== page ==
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On Superstitions

Allan Schwartz, LCSW, Ph.D. was in private practice for more than thirty years. He is a Licensed Clinical Social Worker in the states ...Read More

Are you superstitious? If you are then you had better stay in bed hiding under the covers, knock on wood, delay that flight or drive to another city, and not start any new projects today because it’s another Friday the 13th! If you are one of the millions of people who fear Friday the 13th then you may be suffering from “friggatriskaidekaphobia.” Try saying that word three times in a row and as rapidly as you can!

There are many other superstitious beliefs such as: 1. If a black cat crosses your path you will have bad luck, 2. If you break a mirror you are in for 7 years of bad luck. 3. It’s important to keep your lucky charm with you so that good things will happen. 4. You always say, “God bless you,” if someone sneezes. 5. When someone you know is about to go on stage,you tell them to, “Break a leg,” to ensure a good performance. The list can go on endlessly.

You would be wrong if you think only neurotic or depressed people hold onto these beliefs. Architects omit the 13th floor when they build skyscrapers. Baseball players have been known to wear the same shirt everyday, without washing it, if they are having a great hitting streek. The movie industry in Mumbai, India, called Bollywood, is reluctant to distribute movies on the 13th of each month.

How does psychology explain the origins of superstitions?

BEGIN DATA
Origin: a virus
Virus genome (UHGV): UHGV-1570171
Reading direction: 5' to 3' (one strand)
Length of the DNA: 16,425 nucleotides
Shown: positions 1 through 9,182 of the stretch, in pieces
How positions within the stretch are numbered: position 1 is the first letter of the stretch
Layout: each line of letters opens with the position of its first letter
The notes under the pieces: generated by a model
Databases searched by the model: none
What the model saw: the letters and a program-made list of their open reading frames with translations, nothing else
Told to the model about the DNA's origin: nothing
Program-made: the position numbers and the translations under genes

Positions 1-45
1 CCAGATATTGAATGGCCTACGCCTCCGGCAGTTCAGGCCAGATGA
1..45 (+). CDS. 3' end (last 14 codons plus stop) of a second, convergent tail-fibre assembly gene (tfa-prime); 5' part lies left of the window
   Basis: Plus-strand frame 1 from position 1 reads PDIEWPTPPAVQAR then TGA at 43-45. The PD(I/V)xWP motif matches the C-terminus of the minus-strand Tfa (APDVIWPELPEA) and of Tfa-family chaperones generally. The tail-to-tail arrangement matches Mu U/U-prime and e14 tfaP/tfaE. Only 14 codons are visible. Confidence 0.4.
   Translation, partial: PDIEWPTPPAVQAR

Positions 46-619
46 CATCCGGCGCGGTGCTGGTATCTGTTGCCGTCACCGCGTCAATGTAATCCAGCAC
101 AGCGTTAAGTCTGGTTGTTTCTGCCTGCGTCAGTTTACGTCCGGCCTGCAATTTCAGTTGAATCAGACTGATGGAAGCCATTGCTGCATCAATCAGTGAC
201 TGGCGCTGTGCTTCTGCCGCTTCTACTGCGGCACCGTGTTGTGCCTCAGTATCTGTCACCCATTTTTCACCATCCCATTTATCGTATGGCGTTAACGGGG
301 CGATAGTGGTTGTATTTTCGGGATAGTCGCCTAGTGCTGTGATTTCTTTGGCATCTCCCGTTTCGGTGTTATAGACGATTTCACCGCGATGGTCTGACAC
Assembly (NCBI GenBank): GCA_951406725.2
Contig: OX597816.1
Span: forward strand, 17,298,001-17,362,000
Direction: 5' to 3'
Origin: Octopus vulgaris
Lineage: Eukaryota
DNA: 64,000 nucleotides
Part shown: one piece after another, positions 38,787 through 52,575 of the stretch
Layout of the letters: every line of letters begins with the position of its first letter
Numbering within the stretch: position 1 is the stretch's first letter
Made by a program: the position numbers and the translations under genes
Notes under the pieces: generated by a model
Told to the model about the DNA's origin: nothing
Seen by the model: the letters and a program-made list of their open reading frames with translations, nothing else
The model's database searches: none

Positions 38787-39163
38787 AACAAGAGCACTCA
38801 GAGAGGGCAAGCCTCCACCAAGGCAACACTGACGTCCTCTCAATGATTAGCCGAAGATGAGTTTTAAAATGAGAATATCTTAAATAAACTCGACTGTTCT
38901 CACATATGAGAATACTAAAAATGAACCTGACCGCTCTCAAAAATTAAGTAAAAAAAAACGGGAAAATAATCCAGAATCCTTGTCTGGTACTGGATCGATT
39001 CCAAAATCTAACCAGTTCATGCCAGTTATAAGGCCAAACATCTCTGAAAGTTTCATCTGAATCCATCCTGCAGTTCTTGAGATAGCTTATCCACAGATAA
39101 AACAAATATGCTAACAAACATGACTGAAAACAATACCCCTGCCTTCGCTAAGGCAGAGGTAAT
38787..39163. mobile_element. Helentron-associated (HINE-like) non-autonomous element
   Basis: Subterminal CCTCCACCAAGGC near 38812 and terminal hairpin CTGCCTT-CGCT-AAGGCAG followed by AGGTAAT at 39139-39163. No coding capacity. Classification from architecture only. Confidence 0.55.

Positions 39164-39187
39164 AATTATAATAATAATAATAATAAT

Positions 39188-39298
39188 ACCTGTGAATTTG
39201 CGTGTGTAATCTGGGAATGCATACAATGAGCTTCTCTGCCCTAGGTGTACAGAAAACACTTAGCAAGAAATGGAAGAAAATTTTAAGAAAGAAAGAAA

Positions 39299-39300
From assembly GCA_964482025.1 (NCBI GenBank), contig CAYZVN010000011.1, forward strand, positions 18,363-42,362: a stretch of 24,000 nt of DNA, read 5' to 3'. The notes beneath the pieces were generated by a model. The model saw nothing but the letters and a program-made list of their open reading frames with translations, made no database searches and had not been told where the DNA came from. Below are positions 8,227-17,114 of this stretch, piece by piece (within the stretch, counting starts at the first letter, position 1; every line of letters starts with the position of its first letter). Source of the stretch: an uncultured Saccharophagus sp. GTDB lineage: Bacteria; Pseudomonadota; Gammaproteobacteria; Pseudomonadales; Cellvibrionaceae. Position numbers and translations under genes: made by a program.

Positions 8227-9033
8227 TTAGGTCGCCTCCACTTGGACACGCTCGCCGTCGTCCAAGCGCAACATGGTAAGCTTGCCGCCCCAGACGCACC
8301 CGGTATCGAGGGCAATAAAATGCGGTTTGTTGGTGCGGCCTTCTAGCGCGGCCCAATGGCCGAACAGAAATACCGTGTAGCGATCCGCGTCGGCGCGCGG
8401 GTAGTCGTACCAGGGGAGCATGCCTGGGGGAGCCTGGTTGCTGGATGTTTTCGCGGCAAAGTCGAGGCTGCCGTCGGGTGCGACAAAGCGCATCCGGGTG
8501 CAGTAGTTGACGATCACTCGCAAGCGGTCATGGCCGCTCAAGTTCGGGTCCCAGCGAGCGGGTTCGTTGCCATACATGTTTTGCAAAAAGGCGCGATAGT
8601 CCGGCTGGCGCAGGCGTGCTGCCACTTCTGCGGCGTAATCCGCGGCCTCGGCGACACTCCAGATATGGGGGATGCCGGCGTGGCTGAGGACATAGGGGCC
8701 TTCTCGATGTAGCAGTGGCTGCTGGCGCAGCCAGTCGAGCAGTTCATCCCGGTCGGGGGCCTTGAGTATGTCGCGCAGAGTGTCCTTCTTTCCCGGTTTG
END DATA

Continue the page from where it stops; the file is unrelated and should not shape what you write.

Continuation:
Before answering that question, it’s important to point out that even some of the best psychologists and other professionals hold onto superstitions despite knowing that there is no evidence to support them. In fact, even the most scientific and rational of us can’t help but have some of our own superstitions.

The human mind is quick to make causal connections between beliefs and events. If one believes in the dangers of Friday the 13th and something unfortunate happens that day, then the superstition is strongly reinforced.

The causal connection does not have to be between a superstitious belief and something bad happening. Just as with the baseball player, if he believes in superstitions and his hitting streek starts when he is wearing his red shirt, he will continue to wear it in order to prolong the streek.

The human tendency to make causal connections helps explain another powerful motivating factor in this. People feel better if they have a sense of control over events. For example, many football fans are convinced that, if they fail to watch their team play, the team will lose. There are all kinds of variations on the same theme.

I’m skeptical about superstitions but, if I spill salt on the table, I have to throw some over my left shoulder!! Oh, yes, and I do get a knot in my stomach on Friday the 13th!

What are your opinions about superstitions? If you would rather wait until the 14th to respond, its okay with me.

Allan N. Schwartz, PhD

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